We here at Factory of Sadness can see how Johnny Manziel would be attractive to the Cleveland Browns‘ front office. He’s a dynamic player; some might even say an entertainer first. And they may just be looking for the kind of guy you can make the face of your franchise.
Manziel’s performance in the Chick-fil-A Bowl was quite thrilling. Not only was he phenomenal on the field, he provided the kind of hype on the sidelines that has endeared him to all of college football. He threw four touchdown passes that day, completed 30 of 38 passes for 382 yards and ran for 73 yards and a touchdown. And that was all by overcoming a large deficit at halftime for the comeback win.
With Josh McDaniels the likely candidate for the head coaching position, Manziel is intriguing because McDaniels has taken a chance on a dual-threat quarterback before. But Manziel is much better than Tim Tebow. And he’s worked harder than ever prior to this season, improving his footwork and his pocket presence. With the read-option offense being the new fad in the NFL, and the fact that the Browns were spurned last year by Chip Kelly, they may be positioning themselves to move in that direction (hence why many think Norv Turner will not be retained as OC).
But Manziel didn’t actually run the read-option at Texas A&M. He has all the athleticism and physical tools to run it, but his rushing yards were more or less gained with improvisation and ability to see the defense open up when all passing options were closed. This is clearly what makes him so enticing around NFL circles.
Speaking of Manziel’s versatility, Keith Arnold at Bleacher Report recently wrote an excellent article about QB guru George Whitfield Jr. and his work with Manziel over the summer. It’s this kind of dedication that impresses us most about him.
There are a few things that are concerning about Manziel, however. Even though he’s worked really hard, he still isn’t Tom Brady in the pocket (nor has the face to slap up on a Movado Watches billboard). He lacks the high release point of a Brady; mechanically he’s more of a slinger. But he also gets the ball out quickly, something the Browns lacked with their last first round QB pick.
Manziel’s also played with outstanding offensive tackles in Luke Joeckel (last year’s no. 2 overall pick) and Jake Matthews (projected to be no. 2 overall this year) in 2012. This past season, Matthews slid over to the left slide and Cedric Ogbuehi stepped in at right tackle. Ogbuehi is also considered a first round pick. Having a great offensive line can really cover up some deficiencies in a passing game.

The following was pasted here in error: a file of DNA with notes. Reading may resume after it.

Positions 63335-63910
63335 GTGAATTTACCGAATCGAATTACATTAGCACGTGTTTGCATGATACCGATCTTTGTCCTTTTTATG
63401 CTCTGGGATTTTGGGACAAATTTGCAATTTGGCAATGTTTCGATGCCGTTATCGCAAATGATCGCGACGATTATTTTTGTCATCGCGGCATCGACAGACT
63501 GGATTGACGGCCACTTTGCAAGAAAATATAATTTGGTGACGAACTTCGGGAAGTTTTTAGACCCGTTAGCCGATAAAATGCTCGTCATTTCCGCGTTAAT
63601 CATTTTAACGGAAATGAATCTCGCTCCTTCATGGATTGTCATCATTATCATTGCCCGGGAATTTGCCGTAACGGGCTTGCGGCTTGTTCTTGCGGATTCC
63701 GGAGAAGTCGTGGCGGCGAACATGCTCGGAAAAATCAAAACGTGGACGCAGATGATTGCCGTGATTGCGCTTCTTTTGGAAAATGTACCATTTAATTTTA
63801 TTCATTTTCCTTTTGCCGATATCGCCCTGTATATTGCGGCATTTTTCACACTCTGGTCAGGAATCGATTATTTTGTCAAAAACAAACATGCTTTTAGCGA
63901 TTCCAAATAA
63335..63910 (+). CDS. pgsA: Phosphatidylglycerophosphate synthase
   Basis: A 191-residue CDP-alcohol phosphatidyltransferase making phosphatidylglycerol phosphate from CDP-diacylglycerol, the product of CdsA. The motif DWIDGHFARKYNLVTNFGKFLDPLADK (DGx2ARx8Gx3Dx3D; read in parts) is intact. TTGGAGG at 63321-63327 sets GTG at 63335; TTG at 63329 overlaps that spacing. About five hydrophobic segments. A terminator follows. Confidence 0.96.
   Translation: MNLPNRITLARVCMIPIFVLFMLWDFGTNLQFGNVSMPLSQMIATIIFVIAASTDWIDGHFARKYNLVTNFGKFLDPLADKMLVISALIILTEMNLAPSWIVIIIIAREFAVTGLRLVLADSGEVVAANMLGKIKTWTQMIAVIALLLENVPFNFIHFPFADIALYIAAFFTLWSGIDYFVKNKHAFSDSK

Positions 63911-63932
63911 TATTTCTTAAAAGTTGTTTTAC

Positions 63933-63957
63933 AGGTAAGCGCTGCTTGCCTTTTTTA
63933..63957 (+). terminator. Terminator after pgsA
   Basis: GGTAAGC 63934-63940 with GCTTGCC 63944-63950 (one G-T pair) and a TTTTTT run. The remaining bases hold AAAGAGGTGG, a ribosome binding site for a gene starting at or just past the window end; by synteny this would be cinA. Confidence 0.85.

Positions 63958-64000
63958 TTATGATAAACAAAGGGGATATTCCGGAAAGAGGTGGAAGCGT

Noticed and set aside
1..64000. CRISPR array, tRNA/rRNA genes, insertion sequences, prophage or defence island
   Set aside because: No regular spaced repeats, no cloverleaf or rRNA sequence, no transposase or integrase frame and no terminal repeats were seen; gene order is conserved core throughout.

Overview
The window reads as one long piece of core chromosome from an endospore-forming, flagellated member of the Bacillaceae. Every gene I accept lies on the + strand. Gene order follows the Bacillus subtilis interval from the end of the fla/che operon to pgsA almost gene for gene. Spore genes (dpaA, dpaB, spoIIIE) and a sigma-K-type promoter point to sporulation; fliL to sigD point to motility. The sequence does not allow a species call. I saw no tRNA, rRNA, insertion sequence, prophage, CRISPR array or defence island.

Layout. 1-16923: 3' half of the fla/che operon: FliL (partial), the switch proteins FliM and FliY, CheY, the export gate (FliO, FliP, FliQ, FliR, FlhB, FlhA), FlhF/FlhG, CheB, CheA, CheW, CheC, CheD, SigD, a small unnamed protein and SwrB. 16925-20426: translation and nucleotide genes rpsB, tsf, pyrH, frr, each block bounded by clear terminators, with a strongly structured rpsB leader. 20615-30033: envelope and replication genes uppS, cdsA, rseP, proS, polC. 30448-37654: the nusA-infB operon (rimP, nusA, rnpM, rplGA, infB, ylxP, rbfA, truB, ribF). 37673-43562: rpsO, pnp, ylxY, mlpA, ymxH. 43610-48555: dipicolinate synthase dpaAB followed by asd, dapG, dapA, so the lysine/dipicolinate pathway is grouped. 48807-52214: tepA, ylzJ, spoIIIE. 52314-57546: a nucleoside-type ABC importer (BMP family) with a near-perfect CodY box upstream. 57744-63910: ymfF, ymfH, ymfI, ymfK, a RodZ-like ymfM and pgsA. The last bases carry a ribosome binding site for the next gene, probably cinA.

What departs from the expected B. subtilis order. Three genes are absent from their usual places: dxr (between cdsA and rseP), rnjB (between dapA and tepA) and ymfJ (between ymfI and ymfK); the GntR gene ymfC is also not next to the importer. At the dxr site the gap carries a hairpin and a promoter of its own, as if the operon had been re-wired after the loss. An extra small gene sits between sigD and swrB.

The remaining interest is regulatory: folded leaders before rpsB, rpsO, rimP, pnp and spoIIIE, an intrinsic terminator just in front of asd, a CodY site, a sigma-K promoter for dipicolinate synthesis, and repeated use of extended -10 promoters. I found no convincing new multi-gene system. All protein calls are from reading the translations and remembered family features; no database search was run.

The last issue we have with Manziel is durability. He’s 6’1″, 210 lbs. He still needs to improve on his ability to maneuver in the pocket, having a tendency to break down any time there’s a little pressure. If he’s able to stay in the pocket and step forward more often when it’s collapsing, something he’s struggled with, it would greatly improve his chances of not getting injured. Scrambling and trying to make the big play gives more of an opportunity for your backup to take your job (see Robert Griffin III, Michael Vick), specifically if you’re not as large as Ben Roethlisberger.
But if Manziel is able to build upon his work with Whitfield at the next level, then there is a good chance he succeeds. Check out the throw in this clip at 10:42. Manziel places the football exactly where it needs to be for his receiver so that only he can pull it in. It’s a semi-deep throw, and the accuracy is superb:
There’s something we can’t deny about “Johnny Football” Manziel. He’s fearless. And that’s a great attribute for teammates to rally around. So maybe stepping up in the pocket will come in time? It’s too soon to tell with him, but we like what we see so far in the eagerness to work and get better.
Factory of Sadness thinks he can be a really good quarterback in the NFL. He’s not positioned to have long-term success with his playing style, but that doesn’t mean he can’t make smart decisions and avoid a catastrophic injury. We’re more prone to want the Browns to draft a pocket passer, and the chance of injury makes us think twice about taking Manziel. It’s the same reason we didn’t want the Browns to give up so many first round picks for RGIII two years ago. The Redskins are paying the price right now with so many other holes on their roster.
But none of this matters. It’s what the Cleveland Browns think of Manziel that counts. And it’s long overdue for them to find their answer at quarterback. Might as well take another one further down in the draft to up the chances.
Who would you like the Browns to take with the 4th overall pick?